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LGM 2009: Group Photo

Finally! My first full spherical panorama in many months. Well, I shot one at the Hugin team dinner two nights earlier, but I have not touched the RAW files yet.


There is more sweat in this image than it shows, and I had to start it again from scratch twice. I did not realize that my bracket was slightly uncalibrated, so a few details required care, attention and some retouching. Then I had the ambition to try doing it with Free software only. Not a good idea – after all the tools are a means, not a purpose. Really not a good idea if you are like me: impatient, perfectionist, stubborn.

The process in a nutshell: get the files from the memory card. Process the RAWs to TIFFs. Register their position on the sphere. Warp them. Edit a few masks. Retouch. Blend. Serve chilled.

For the RAW conversion, Anders just forwarded me the patch that introduces chromatic aberration to RAWstudio. But then color management is available in release 1.2 but disabled in trunk. The chances are good that I will use it next year. For now, Adobe did the job.

For registration and warping, Hugin is king, although I have lost touch. Using an automatic control point generator on picture full of people? bad idea. Especially when Hugin has such a good manual CP entry interface.

Because of the slightly unregistered input I had to do some serious tweaking and even more fiddling with copy&pasting. I tried using the GIMP but I could not get used to some behaviours that are in my opinion design mistakes: copy a small portion of the image. Paste it into another layer. It is automatically pasted at (0,0). Quite annoying if you are working on an 8000 pixels wide document and just copied a 50×50 pixels area at (6000,2000). Maybe there is a modifier key that I don’t know of. I reverted to Photoshop and in less than an hour fixed what had taken me more than a day and was still unfinished in GIMP.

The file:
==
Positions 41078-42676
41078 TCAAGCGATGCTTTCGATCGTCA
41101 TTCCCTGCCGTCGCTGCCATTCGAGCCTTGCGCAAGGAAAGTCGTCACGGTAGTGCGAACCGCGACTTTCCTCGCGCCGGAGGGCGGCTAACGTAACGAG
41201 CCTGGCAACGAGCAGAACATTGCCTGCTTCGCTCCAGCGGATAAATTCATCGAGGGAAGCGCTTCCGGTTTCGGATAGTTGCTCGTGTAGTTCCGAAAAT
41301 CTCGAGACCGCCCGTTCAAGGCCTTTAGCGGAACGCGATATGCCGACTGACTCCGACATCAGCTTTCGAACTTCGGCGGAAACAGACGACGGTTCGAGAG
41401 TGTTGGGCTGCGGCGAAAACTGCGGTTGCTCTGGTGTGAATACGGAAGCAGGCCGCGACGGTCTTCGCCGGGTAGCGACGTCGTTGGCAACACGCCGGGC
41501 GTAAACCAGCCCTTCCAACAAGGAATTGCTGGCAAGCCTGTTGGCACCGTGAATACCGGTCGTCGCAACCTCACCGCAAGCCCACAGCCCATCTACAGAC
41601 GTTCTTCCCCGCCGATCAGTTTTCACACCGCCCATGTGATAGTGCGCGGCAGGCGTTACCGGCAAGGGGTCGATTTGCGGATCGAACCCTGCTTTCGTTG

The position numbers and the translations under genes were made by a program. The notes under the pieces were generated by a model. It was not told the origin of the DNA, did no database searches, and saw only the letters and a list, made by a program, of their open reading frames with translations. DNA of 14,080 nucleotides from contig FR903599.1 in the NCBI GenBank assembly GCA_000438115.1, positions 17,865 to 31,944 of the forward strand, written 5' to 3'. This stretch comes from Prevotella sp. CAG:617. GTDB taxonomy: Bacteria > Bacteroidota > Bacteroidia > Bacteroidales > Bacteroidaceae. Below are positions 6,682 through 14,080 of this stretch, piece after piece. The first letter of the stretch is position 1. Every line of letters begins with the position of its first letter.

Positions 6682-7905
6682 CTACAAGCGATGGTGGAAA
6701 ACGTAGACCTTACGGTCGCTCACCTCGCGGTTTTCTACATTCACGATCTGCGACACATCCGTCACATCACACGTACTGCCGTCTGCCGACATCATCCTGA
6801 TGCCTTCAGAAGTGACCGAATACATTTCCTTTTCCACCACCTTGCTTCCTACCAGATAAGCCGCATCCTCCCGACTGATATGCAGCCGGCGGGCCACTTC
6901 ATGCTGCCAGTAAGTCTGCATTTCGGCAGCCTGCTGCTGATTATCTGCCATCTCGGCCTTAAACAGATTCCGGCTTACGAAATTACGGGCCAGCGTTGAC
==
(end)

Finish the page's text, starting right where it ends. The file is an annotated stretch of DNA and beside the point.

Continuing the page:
Enblend did the blending trick, although I preferred to manually blend the two exposures in Photoshop.

Click on the image you will be beamed back in time, to that Saturday afternoon.

The high resolution picture could be printed 2’x3′ (60x90cm) in the same quality as seen at the ultra wide views exhibition during LGM. If there is enough demand, we’ll set something up, maybe as a fundraiser for LGM 2010?

The image is released under CC-BY-SA. If you want to make a coffe mug of it, or whatever else, feel free. Just give me credit. To embed it interactively on your website, the code is below:

<script src="http://br.xenaura.com/xsspano/xss.js" 
<div style="width:600px;height:360px;float:left;overflow:hidden"
activate JavaScript to see a full screen interactive panorama